Child detention centers worse than animal cages — Caloocan bishop

Ryan Macasero - Philstar.com
Child detention centers worse than animal cages â Caloocan bishop
Archdiocese of Kalookan Bishop Pablo Virgilio David says some detention centers for children are "worse than cages for animals"
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MANILA, Philippines — Bishop Pablo Virgilio David of the Diocese of Kalookan said Thursday that shelters built for children in conflict with the law were “worse than cages for animals."

“Believe me, our house for dogs live in far better conditions,” he was quoted in CBCP News on Thursday. 

David is the Vice President of the Catholic Bishops Conference of the Philippines. 

READ: CBCP breaks silence on Duterte's tirades: We must learn to be brave 

The church's position on criminal responsibility was published in a CBCP letter last month, addressing the president's constant verbal attacks on the Catholic Church.

“There is no way we can call ourselves a civilized society if we hold children in conflict with the law criminally liable,” the letter said. 

The statement said that from the "perspective of mercy," being civilized is not only about advancements in technology and infrastructure “but about being more humane to the poor." 

The House of Representatives passed House Bill 8858 on the third and final reading last month, lowering the age of criminal liability to 12, from the original proposed age of 9. 

READ: House OKs bill lowering criminal responsibility to 12 on final reading

Lawmakers clarified that children would be confined at Bahay Pag-asa centers, which are youth care facilities mandated by law to offer rehabilitation and intervention to children in conflict with the law.

The proponents of the measure insisted it was filed with the intention to reform children and not punish them, as well as to protect them from being used by criminal syndicates.

While the House has already passed the measure, the Senate has yet to pass its version, although it also agrees with pegging the age of criminal responsibility to 12.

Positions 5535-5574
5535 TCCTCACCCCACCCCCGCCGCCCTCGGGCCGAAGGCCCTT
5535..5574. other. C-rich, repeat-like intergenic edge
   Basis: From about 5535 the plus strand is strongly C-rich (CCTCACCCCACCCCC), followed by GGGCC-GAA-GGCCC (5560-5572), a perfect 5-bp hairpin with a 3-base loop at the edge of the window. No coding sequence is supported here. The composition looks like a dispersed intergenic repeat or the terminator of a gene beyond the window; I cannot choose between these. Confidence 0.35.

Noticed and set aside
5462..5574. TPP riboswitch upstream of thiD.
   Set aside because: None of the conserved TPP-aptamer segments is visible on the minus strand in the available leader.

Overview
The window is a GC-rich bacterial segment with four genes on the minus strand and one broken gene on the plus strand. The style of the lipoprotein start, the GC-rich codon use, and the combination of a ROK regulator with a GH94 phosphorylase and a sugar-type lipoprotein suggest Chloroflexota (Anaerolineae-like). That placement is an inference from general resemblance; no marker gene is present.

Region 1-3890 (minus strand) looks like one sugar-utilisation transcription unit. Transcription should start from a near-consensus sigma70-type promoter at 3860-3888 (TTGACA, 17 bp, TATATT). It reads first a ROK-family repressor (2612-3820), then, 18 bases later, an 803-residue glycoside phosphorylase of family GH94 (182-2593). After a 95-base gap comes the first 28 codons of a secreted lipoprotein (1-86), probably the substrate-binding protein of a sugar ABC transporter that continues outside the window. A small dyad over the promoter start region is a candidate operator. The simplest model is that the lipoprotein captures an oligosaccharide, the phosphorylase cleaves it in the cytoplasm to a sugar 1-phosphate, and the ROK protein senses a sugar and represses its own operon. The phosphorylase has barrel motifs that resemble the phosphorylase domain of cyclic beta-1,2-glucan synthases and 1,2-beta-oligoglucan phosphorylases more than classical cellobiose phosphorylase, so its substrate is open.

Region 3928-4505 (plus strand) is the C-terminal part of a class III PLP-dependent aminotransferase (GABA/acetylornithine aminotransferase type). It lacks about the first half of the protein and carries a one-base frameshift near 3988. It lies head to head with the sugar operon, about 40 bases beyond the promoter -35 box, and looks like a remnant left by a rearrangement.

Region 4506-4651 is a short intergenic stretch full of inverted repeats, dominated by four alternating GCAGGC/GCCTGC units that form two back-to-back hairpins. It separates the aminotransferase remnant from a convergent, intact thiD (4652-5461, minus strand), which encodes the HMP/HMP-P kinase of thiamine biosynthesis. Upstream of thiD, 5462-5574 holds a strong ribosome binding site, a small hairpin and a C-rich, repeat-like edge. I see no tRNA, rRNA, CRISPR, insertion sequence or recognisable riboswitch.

READ: Senate fails to pass bill on age of criminal responsibility

“There is no way we can call ourselves a civilized society if we hold children in conflict with the law criminally liable,” David said.

Tricia Oco, executive director of the government's Juvenile Justice and Welfare Council, testified at the Senate last month that some Bahay Pag-asa centers have “subhuman conditions” due to budget constraints.

“They lack the minimum staff requirement; they even lack food for children. Some of the Bahay Pag-asa that we saw are worse than prisons. They don’t have programs, beds and cabinets,” Oco told the Senate committee on justice.

Last month, the clergy responded to an argument used in the House of Representatives, equating the age a child receives their first communion to the age of discernment. 

“So many people say that ages nine to 12, wala pang discernment (have no discernment). Majority of Filipinos are Catholics, my question is how old is a Catholic when they take their first communion?” Rep. Arnolfo Teves Jr. (Negros Oriental) asked during his arguments in favor of the controversial bill lowering the age of criminal responsibility, which passed in the House of Representatives on third reading. 

“As far as the Church is concerned, there are two factors that define the age of the reason," Manila Auxiliary Bishop Broderick Pabillo told Philstar.com in an interview. "Primarily, it's so they can distinguish this is not ordinary bread, but the body of Christ,”

He said understanding what is a sin and is not is also a function as confession is a requirement for Communion. "But it does not mean they are already capable of committing a 'mortal sin,'" he clarified.

In the Catholic theology a "mortal sin" is one that can lead to damnation if one does not repent before death. 

READ: Manila bishop says age of reason not same as discernment

“Sa batas 'di pwede sila mag trabaho, 'di sila pwede magkasal, 'di sila pwede pumirma ng kontrata (Under the law, they can’t work, they can’t marry, they can’t sign a contract),” Pabillo said. 

The measures on lowering the age of criminal responsibility were introduced in the Congress months after President Rodrigo Duterte began speaking about his wish that the Juvenile Justice Act — which pegs the age of criminal responsibility at 15 —  should be amended. 





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